Attorneys for Motorola Solutions have described the proposed sale of the U.S. divisions to a new subsidiary of Hytera as a “sham,” arguing that the bankruptcy process is an effort to avoid paying the $764.6 million in damages awarded by a federal court for Hytera’s improper use of Motorola trade secrets and copyrighted software in many DMR products.
Motorola Solutions attorneys have submitted filings indicating the company’s efforts to collect at least $520 million of the $764.6 million court award from myriad Hytera entities. Hytera has publicly announced its intention to appeal the federal-court judgment that was issued in March, but the company has not filed an appeal yet.
The same federal court in Illinois is considering a permanent-injunction request from Motorola Solutions that would prevent Hytera from selling the problematic DMR offerings worldwide.
In its statement to IWCE’s Urgent Communications, Hytera expressed confidence that it will prevail in the argument before the federal court about proposed injunctive relief that would block the sale of many Hytera DMR products.
“The U.S. District Court for the Northern District of Illinois is considering a variety of motions, including motions by Hytera to set aside or modify the jury verdict,” according to the Hytera statement provided today. “Motorola’s permanent injunction request is not appropriate in the first instance. Motorola has not shown actual success on its asserted trade secrets and copyright claims.
“The court and parties are unable to determine which trade secrets and copyright claims the jury had relied on in making their liability finding. Because a permanent injunction must track adjudicated wrongdoing only, and the jury did not identify which alleged secrets or copyright claims formed the basis for their adjudication, no injunction is proper.”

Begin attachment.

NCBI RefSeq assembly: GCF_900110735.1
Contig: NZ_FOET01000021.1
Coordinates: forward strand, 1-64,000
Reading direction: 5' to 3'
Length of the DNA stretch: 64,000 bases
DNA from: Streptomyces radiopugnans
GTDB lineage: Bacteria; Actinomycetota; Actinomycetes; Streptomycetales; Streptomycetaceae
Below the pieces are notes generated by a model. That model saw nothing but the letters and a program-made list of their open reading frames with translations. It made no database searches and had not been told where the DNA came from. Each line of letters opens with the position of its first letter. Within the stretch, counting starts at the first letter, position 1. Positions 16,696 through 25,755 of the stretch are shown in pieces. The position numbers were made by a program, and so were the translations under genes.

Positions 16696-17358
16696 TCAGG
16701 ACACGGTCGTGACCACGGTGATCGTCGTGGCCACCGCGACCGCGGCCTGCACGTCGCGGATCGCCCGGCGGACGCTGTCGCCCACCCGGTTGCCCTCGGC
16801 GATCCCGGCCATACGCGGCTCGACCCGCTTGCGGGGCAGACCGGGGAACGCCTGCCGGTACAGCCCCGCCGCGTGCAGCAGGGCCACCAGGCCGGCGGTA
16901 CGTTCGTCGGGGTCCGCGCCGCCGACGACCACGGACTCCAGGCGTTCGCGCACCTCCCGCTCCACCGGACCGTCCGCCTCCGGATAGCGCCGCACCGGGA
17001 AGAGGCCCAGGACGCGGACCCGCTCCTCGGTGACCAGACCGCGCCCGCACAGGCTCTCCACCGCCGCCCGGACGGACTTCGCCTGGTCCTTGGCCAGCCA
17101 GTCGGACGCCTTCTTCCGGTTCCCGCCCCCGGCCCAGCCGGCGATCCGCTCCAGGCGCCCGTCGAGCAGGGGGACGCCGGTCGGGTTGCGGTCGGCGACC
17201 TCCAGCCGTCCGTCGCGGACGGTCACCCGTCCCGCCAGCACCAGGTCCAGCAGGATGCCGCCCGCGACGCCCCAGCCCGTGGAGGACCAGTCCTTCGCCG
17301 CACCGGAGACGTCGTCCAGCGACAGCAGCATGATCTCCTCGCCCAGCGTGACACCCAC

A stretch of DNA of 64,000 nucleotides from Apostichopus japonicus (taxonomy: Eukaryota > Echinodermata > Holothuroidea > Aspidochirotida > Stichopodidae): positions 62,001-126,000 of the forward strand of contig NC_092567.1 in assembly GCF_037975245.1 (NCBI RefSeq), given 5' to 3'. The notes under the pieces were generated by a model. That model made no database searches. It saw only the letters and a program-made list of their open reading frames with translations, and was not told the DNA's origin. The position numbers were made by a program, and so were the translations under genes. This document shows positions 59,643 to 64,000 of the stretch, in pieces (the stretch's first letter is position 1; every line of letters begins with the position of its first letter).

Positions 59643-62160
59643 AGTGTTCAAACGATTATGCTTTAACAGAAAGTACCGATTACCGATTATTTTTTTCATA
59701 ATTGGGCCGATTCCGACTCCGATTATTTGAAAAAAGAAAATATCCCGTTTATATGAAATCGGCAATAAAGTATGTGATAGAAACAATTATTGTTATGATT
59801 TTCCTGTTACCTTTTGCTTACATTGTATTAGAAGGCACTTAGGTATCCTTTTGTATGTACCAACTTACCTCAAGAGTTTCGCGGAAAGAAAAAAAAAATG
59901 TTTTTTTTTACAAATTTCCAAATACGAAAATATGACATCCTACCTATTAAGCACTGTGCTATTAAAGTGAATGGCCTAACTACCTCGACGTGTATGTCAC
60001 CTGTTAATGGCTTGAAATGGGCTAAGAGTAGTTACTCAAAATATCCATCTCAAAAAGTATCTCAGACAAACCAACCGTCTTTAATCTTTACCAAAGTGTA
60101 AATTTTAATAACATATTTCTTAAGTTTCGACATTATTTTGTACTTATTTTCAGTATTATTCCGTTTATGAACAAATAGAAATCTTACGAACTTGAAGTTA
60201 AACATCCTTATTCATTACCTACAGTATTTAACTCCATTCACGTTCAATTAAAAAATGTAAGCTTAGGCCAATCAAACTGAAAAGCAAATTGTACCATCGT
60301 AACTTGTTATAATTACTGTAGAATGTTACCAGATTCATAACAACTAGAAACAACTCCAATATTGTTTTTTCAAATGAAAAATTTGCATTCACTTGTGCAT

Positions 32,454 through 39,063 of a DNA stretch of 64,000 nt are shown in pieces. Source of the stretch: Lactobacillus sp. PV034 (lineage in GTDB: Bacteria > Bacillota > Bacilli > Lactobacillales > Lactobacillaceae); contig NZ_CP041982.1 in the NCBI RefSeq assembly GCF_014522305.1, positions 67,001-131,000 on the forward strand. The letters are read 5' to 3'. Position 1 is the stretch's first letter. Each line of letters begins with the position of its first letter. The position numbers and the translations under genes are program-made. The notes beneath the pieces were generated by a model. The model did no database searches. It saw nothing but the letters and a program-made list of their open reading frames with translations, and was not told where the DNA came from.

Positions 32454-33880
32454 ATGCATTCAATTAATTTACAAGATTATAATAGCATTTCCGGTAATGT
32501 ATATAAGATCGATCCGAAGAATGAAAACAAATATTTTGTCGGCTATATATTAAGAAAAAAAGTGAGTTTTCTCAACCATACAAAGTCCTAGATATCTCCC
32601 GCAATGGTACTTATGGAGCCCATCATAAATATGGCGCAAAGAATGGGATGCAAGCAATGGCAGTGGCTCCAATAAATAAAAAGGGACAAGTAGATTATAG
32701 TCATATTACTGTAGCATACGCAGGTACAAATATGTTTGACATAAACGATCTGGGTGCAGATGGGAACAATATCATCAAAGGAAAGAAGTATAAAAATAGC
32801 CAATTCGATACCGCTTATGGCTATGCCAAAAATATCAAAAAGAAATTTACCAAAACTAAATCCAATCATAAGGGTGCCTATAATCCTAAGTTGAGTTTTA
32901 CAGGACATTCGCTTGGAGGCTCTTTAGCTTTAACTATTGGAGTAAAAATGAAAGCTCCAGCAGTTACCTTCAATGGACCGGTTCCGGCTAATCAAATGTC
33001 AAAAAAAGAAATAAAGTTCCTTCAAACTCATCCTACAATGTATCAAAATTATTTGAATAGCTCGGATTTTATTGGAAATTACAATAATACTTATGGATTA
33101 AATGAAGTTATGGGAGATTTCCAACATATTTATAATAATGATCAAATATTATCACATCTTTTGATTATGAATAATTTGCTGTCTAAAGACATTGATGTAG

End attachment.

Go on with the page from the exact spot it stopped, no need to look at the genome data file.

In February, a U.S. federal-court jury ruled that Hytera would have to pay Motorola Solutions $764.6 million in damages for improper use of trade secrets and copyrighted software in a significant amount of Hytera’s DMR product portfolio. This pending financial penalty was the reason that Hytera East and Hytera West filed for Chapter 11 bankruptcy protection on May 26, according to Hytera legal filings.
Absent the massive federal-court award to Motorola Solutions, the Hytera U.S. divisions would remain viable businesses—a fact acknowledged in the Motorola Solution motion for dismissal. For the year ending on Dec. 31, 2019, the two primary Hytera U.S. divisions generated combined revenues of $42.9 million, although the net operating income resulted in a loss of about $100,000, according to the Huang declaration.
During the federal-court trial that began last November, Hytera attorneys acknowledged that three former Motorola (the company had not yet changed its name to Motorola Solutions at the time) employees—Samuel Chia, Y.T. Kok and G.S. Kok—accessed more than 7,000 Motorola documents prior to each of them leaving and joining Hytera shortly in 2008. However, Hytera attorneys described the three engineers as “bad apples” who did not share with anyone else at Hytera that the DMR trade secrets and software were taken from Motorola.
Hytera attorneys have asked for a new trial and argue that the award to Motorola should be reduced significantly, if the decision is not reversed. In contrast, Motorola Solutions asks that the financial award that China-based Hytera should pay should be increased by including the profits that Hytera has realized during the time since the trial started, interest and attorney fees.
Hytera also has argued that an injunction issued by a U.S. federal court only should apply within the U.S., which would mean Hytera could sell the DMR products in other countries. But Motorola Solutions asserts that language in the Defend Trade Secrets Act (DTSA) supports granting worldwide injunction in this case, because Hytera engaged in an “act in furtherance of the offense” in the U.S. through its participation in U.S. trade shows.